Until the Bulls wrap their heads around what’s left of this season, and what it is they really want to be or achieve, there’s nothing physical (other than reliable health of the players who remain) that will help. This is mental.

“The one thing about this league – things can change quickly on you,” Thibodeu told reporters in Sacramento. “And they have. So it went from good to bad very quickly. And just as quickly as it has gone from good to bad it can go from bad to good again. We gotta change. We gotta have more urgency. We gotta work our way out of this.”

Actually, they need to think their way through it.

“We can’t get mired in personal dilemmas,” Thibodeau also said. “You got to get into the team. Get into the circle. That’s what we need to do.”

Time To Expand All-Star Rosters to 15

VIDEO: The Starters make the case for additional All-Stars

DALLAS – When Pistons coach Maurice Cheeks made each of his four All-Star teams from 1983 to 1988, the NBA had 23 teams. Twelve players from each conference, one made up of 12 teams and the other 11, made the All-Star team.

Today the league boasts 30 teams, 15 in each conference. That’s seven more teams and approximately 105 more players than in Cheeks’ day (approximately because not all teams carry a full 15-man roster). Yet only 12 players still represent each conference in the All-Star Game. The NBA has not only grown by the number of teams and players, but it has also evolved in the style of play, the development of young players and, above all, their remarkable athleticism.

“You got guards that are big guards, they run, they jump,” Cheeks said. “These guys are more athletic than when I was playing, from [point guard] to [center]. These guys, they play more pick-and-roll, they shoot the ball from a 4-position or 5-position.”

More athletic, of course, doesn’t necessarily mean better, but there certainly is an argument to be made for a number of players awaiting an All-Star call. And here we are again anticipating the unlucky All-Star snubs maybe more than those who actually make the team. There’s that many All-Star-worthy candidates, particularly in the overloaded Western Conference, that multiple players will be heading to the beach Feb. 14-16 instead of to New Orleans for the 63rd All-Star Game.

The seven All-Star reserves in each conference, as selected by the respective conference coaches, will be announced at 7 p.m. (ET) Thursday on TNT.

“Like the West this year is just rife with great players,” Mavericks coach Rick Carlisle said. “There’s going to be half-a-dozen guys who miss just because there’s not enough spots.”

Which begs the question: Is it time to expand the All-Star roster?

A few years ago the NBA expanded the active game-day roster from 12 to 13. Why not do the same for the All-Star roster? Better yet, just take it all the way to a full 15-man roster.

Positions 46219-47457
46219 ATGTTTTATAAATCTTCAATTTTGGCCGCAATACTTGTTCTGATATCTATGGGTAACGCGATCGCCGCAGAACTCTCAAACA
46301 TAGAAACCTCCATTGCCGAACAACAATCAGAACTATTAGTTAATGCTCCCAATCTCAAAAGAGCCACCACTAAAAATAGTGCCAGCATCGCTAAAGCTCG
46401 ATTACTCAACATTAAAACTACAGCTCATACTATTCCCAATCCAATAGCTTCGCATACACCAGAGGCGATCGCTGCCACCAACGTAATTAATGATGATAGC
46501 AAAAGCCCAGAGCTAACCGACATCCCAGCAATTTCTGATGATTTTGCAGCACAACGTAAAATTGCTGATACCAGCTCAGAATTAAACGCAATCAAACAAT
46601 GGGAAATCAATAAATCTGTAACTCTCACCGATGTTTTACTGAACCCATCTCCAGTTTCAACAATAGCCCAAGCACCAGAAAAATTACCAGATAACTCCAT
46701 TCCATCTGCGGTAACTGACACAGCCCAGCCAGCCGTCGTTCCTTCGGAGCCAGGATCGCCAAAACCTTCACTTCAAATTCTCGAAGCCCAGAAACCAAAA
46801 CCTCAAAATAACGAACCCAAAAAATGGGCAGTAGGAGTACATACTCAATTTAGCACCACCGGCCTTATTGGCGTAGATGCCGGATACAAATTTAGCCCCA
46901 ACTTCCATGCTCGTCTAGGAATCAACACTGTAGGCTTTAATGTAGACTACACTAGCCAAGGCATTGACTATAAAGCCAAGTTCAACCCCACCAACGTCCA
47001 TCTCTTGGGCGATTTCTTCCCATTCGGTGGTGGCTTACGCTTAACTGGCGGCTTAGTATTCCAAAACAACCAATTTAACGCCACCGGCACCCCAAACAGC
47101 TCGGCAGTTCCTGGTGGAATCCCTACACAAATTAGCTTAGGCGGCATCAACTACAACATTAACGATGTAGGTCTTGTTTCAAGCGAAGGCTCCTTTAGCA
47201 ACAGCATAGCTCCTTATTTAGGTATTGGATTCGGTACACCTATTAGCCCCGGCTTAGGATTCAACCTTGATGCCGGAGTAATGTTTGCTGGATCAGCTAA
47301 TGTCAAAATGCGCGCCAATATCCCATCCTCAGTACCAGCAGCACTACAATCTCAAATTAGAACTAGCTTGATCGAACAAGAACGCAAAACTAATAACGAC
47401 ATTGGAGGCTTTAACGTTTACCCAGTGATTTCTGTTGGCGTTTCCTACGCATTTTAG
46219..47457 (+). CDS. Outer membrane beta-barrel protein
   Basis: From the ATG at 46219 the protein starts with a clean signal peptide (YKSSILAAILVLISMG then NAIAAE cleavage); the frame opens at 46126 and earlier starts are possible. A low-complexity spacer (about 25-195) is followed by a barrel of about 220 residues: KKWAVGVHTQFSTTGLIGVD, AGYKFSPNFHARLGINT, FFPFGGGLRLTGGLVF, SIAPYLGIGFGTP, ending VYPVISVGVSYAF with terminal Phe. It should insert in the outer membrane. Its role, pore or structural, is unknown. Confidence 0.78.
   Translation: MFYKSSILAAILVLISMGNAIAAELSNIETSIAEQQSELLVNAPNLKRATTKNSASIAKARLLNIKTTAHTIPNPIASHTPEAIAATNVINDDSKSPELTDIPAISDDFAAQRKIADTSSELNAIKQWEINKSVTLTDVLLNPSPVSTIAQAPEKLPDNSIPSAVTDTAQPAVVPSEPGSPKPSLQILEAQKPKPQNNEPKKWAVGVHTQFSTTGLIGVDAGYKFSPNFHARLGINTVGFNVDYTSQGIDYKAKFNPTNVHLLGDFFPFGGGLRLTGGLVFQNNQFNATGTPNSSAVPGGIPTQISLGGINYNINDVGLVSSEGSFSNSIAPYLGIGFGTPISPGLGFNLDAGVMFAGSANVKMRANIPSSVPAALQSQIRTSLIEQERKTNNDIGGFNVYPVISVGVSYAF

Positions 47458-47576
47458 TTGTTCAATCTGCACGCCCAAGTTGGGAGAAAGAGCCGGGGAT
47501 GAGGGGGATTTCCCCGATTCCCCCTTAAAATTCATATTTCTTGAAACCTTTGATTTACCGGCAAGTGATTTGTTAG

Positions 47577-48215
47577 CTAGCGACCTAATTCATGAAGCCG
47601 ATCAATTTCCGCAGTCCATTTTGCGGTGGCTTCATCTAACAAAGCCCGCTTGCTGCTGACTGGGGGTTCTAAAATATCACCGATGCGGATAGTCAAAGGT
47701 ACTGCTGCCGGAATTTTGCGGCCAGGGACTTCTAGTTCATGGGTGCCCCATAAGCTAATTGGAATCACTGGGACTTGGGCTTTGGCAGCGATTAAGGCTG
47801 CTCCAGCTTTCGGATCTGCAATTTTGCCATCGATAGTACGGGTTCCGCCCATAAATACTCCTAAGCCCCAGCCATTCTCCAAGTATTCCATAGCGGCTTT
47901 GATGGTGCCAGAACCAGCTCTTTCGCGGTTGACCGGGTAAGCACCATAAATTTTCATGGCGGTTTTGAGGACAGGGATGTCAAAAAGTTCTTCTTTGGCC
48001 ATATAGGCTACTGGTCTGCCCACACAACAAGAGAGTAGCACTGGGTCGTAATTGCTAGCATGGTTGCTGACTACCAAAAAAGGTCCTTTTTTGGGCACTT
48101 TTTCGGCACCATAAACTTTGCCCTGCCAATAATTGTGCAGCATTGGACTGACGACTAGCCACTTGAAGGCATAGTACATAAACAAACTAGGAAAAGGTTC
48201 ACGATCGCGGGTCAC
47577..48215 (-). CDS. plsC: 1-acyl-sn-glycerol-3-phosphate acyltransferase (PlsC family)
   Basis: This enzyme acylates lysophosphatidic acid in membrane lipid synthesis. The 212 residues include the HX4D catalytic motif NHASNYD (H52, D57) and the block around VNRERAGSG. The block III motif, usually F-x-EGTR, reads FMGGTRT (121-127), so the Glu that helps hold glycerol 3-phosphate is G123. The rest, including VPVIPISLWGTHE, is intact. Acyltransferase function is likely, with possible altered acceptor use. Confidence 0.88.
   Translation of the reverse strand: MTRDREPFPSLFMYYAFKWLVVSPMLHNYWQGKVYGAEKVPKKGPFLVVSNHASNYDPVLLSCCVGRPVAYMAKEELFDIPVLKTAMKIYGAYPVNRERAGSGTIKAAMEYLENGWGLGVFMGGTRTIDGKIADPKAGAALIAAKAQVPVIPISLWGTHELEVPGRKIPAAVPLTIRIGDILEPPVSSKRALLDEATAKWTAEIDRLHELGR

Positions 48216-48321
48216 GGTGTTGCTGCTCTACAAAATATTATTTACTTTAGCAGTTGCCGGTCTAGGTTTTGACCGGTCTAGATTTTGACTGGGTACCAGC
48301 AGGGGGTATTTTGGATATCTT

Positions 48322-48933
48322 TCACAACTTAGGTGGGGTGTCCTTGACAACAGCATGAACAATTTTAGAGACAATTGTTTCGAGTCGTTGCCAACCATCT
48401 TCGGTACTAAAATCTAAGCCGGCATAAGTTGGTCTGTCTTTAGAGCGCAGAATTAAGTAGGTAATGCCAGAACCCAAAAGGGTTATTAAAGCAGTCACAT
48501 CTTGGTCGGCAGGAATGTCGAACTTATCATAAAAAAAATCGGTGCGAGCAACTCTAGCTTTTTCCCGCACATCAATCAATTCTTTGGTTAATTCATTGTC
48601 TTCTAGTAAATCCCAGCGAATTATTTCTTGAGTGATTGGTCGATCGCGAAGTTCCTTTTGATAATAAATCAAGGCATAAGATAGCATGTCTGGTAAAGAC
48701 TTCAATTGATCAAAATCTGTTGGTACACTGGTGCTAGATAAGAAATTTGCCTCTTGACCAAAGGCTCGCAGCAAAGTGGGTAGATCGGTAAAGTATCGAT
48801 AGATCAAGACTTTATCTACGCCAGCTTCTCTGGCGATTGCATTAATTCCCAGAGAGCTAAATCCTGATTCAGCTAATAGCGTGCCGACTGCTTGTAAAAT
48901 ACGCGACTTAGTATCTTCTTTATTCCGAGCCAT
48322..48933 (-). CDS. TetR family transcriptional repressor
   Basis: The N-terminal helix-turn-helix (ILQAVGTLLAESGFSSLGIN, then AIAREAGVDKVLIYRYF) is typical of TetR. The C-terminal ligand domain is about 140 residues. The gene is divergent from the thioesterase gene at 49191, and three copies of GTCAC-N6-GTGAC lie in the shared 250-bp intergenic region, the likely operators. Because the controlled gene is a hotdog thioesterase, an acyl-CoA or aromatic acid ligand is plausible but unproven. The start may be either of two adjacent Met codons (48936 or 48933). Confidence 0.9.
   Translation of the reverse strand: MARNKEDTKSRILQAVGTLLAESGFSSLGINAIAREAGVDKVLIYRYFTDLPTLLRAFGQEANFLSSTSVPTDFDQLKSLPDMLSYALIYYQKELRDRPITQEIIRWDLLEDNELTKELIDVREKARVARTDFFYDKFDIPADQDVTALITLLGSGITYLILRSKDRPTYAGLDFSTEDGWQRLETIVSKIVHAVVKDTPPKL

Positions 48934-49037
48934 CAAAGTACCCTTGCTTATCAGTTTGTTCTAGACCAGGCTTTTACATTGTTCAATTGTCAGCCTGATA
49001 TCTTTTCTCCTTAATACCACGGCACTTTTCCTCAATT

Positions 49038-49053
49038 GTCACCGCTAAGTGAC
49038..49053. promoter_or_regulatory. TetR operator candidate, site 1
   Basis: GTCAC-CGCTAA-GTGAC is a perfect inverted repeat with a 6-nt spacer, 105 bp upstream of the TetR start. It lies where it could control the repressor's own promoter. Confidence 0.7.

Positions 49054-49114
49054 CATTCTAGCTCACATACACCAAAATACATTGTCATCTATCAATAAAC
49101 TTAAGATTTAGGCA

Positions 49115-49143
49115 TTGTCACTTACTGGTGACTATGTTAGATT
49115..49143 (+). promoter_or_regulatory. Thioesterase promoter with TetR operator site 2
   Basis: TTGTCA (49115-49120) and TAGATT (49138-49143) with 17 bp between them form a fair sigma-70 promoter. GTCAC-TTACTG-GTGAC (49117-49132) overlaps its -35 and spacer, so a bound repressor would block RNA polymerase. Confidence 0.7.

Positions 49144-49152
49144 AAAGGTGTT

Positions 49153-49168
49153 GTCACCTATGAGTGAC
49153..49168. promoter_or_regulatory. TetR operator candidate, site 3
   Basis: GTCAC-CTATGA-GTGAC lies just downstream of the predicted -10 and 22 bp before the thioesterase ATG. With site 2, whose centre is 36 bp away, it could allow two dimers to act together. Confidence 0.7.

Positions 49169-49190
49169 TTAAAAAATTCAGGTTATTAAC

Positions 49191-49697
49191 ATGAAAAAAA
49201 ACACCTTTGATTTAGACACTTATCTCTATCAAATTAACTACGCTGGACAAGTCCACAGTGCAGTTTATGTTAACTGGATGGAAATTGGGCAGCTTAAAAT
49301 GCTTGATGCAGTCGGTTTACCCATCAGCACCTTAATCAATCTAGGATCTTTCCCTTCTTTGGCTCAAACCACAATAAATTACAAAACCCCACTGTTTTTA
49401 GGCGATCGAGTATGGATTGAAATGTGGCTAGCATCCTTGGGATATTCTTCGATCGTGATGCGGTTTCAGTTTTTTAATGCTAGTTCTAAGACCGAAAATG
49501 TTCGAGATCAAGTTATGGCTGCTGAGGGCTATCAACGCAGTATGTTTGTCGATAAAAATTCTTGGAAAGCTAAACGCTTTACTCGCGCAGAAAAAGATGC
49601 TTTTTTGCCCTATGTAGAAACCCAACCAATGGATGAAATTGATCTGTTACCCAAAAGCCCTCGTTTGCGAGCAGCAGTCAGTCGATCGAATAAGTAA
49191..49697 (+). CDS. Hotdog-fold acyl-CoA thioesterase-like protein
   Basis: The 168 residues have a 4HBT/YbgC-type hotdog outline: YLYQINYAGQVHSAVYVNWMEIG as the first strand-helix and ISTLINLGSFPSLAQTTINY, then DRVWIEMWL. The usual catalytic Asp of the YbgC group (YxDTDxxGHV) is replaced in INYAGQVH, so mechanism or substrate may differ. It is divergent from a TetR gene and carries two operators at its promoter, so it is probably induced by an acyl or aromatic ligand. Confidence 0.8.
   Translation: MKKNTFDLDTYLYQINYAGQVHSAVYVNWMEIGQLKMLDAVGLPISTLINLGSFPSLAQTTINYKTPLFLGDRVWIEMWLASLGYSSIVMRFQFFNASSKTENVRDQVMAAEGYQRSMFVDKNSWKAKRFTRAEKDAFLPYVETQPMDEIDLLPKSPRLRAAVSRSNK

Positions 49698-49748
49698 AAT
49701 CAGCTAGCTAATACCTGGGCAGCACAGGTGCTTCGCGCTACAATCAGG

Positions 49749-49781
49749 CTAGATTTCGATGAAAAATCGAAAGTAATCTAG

LeBron James lobbied for just that a year ago on Twitter: “Always believe there should be 15 on both rosters so there’s no snubs.”

There will probably always be a snub or two, but that’s no reason not to expand rosters. Carlisle is a member of the league’s competition committee, but he declined to acknowledge if the topic has come up in past meetings.

“Categorically, I wouldn’t see the harm in it on the one hand,” Carlisle said. “On the other hand, how much do you want to water down the privilege? That’s the other thing to consider. Not that it would always be a water-down situation.”

That’s when Carlisle noted that half-a-dozen players in the West could be on the outside looking in, even with injuries that will keep Kobe Bryant out and potentially Chris Paul, too, in the West, and Derrick Rose, plus Rajon Rondo (who recently returned from an ACL injury) in the East.

“You add one spot and five other guys miss. I don’t know,” Carlisle said. “The other thing is if you’re coaching the game, which I’ve had the privilege to do once as a head coach and once as an assistant, is you add another guy to the mix, it’s hard enough to get guys minutes as it is. You always love the guys that say ‘Hey, I’ll just play a few minutes here or there, I’m good.’ Then the guys who don’t get in there enough, and then the next time they play you they’re trying to kill ya. The minutes thing is another part of it.”

Carlisle was joking, sort of, about the last part, but divvying up playing time is a fair point. Still, there seems like there will always be veteran players like a Tim Duncan (played eight minutes last year) or Dirk Nowitzki, who would be happy to be on the team, play a few minutes and give way to some of the younger stars. Or a younger player who will earn minutes for future appearances, such as a Brook Lopez, who logged 11 minutes last year as an All-Star newbie.

An expanded roster could also help perk up TV ratings in certain markets. In Phoenix, more TVs will be tuned in if Goran Dragic were selected to the team instead of leaving the Suns without a representative. Same with New Orleans if Anthony Davis were to make it as one of 15 instead of snubbed by a roster of 12.

“There’s a lot of arguments that would favor it, but there are some that would probably caution against it,” Carlisle said. “But, I think this league is all about recognizing great players, especially great players that are winning great players, and that’s what guys in the All-Star Game are.”

Fan Night 1-On-1: D-Rose vs. Kyrie




VIDEO: Kyrie Irving is an Eastern Conference All-Star starter this season

HANG TIME HEADQUARTERS — They were supposed to be the future at the point guard position, rivals for years to come. But things don’t always work out the way they are supposed to. And for Chicago Bulls star Derrick Rose and Cleveland Cavaliers star Kyrie Irving, we’ve never had the division rivals healthy enough simultaneously to really compare and contrast their games in real-time.